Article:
Sunday, February 25, 2024

2nd Chemo Worse Than 1st

Fear Of Cancer Coming Back

Def Noodle’s 2nd Comedy Club is Worse Than The 1st

After treatment, many people might be afraid that their cancer will come back . You may become concerned about new symptoms youre having and wonder if theyre related to breast cancer.

Its important to talk with your healthcare provider about any new symptoms you notice. Many of these issues are normal parts of healing and your body returning to a new normal after breast cancer treatment. Your healthcare team is always available to discuss your concerns or fears with you.

You can call or send messages to your doctor or nurse through MyMSK . It may also be helpful to talk with a social worker, therapist, or chaplain. You can also join a support group. For more information, read MSK Support Services.

Describes How He Relieves His Aching Legs And The Pain In The Arm Where The Chemotherapy Drugs

A few people mentioned constipation or diarrhoea as a problem and tried to achieve a balance between the two by adjusting their diet or taking laxatives. Some had indigestion, others hiccups. A few people’s lungs were damaged, causing breathlessness. In one the eyesight worsened. Some experienced forgetfulness, irritability or depression.

Coping With A New Treatment

Learning your first-line treatment did not work can be scary. You may also feel a wide range of other emotions, such as anger, fear, shock, grief, and anxiety. You may wonder if you and your doctor should have chosen another option for your first treatment. You may worry about whether you have the strength to go through a new treatment. These are all normal reactions. But it is important to seek the support you need to get through this difficult time. Some strategies include:

  • Sharing your fears and anxieties with family, friends, clergy, or support groups, in-person or online

  • Connecting with someone else who has had second-line treatment and understands the emotions you are experiencing

  • Expressing your feelings in a journal or a blog

  • Spending time outside or around nature

  • Listening to music

  • Watching or listening to programs or shows that make you laugh

You may continue to feel anxious or depressed or find it hard to focus or make decisions. If so, consider asking your health care team for help finding a counselor. Even if you do not have severe anxiety or depression, it may be helpful to talk with a counselor or a cancer social worker. It can help you develop healthy ways to understand and respond to your needs and concerns.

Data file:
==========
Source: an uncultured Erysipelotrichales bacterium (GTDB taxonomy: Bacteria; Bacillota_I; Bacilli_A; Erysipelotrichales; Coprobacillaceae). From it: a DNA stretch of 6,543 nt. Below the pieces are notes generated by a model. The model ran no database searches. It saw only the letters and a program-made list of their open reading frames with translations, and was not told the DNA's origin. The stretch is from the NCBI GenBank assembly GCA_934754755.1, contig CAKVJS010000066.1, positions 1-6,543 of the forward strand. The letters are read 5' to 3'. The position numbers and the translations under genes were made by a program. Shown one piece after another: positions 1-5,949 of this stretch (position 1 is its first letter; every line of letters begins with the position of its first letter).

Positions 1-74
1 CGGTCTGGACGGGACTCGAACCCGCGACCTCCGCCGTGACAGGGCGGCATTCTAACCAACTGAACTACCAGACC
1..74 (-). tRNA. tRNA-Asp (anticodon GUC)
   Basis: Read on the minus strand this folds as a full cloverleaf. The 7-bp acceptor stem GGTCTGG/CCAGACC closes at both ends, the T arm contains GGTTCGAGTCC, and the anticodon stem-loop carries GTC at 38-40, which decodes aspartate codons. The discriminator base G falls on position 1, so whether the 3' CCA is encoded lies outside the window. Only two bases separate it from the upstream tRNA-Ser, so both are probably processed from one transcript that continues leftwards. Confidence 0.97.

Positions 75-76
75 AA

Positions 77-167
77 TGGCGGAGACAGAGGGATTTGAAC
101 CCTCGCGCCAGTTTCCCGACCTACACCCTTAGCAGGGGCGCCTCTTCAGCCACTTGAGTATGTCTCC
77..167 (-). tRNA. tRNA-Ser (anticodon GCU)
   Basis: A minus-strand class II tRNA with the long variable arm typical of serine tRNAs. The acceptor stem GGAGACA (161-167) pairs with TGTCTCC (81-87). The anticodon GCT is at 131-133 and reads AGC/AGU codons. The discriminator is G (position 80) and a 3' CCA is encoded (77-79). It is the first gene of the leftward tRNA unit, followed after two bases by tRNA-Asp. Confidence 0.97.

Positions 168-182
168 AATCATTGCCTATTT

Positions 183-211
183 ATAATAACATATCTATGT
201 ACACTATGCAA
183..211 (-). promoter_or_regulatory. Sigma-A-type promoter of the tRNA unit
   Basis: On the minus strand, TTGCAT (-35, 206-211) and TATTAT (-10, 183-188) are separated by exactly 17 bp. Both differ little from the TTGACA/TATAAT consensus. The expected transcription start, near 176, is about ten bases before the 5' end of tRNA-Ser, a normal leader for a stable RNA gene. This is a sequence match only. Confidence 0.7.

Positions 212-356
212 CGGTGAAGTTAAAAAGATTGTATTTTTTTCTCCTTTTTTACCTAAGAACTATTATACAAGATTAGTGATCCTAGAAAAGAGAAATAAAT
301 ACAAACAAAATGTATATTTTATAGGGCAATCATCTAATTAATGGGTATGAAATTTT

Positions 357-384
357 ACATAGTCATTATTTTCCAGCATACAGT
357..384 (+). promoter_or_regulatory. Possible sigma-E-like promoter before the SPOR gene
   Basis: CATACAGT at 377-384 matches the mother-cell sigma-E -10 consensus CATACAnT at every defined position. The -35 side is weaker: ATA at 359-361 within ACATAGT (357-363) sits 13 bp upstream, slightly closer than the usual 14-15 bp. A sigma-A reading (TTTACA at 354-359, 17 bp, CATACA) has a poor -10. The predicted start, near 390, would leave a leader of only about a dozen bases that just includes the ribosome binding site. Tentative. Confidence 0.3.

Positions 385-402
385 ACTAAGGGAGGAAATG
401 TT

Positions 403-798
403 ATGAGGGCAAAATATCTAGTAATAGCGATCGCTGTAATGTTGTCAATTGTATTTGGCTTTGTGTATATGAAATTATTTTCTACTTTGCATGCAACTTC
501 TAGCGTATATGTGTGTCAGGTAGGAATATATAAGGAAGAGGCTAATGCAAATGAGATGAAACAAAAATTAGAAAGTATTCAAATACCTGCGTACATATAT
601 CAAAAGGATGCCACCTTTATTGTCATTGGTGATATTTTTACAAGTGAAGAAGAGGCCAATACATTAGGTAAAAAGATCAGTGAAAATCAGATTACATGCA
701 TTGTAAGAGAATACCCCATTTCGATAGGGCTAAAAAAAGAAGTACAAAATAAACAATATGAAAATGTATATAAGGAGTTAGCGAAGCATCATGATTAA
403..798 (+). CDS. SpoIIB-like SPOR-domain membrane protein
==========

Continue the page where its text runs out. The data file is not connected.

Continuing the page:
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Chemotherapy Gave Her Mouth Ulcers And She Lost Her Senses Of Taste And Smell Food Tasted Bland

I do remember while I was on the chemo I lost all sense of smell and I lost all my taste, and everything I ate tasted like cardboard, it was just horrible. I’m trying to think what did I used to eat that I could taste? Things that were just really tasty I had to eat because all my taste buds had gone. I just remember that everything just tasted really bland and horrible so I used to go for the, I had to be careful with curry because curry used to, it was so sensitive in my mouth, you’re to be careful with spicy food and stuff like that, but stuff that was really tasty I used to go for. I used to eat a lot of ice lollies and all because it just used to cool my mouth down, because it tended to burn my mouth I used to get mouth ulcers and they used to give me the Cocyl mouth wash for my mouth. That were the only thing, these are just the side effects of the chemotherapy. It just affected my nose and my mouth, my throat a little bit.

Many people said they felt tired after chemotherapy and didn’t have the energy for their usual daily activities. Despite being desperately tired some found it really hard to sleep, which of course gets even worse if you worry about not sleeping. Some had to pace themselves or take naps during the day. One woman said the fatigue was even worse than when she was a new mother and working full-time. A few of the people who had been treated several years ago said they had never regained their full strength or stamina.

The Effects Of Chemo Are Cumulative They Get Worse With Each Cycle

A Tale of 2 Boobies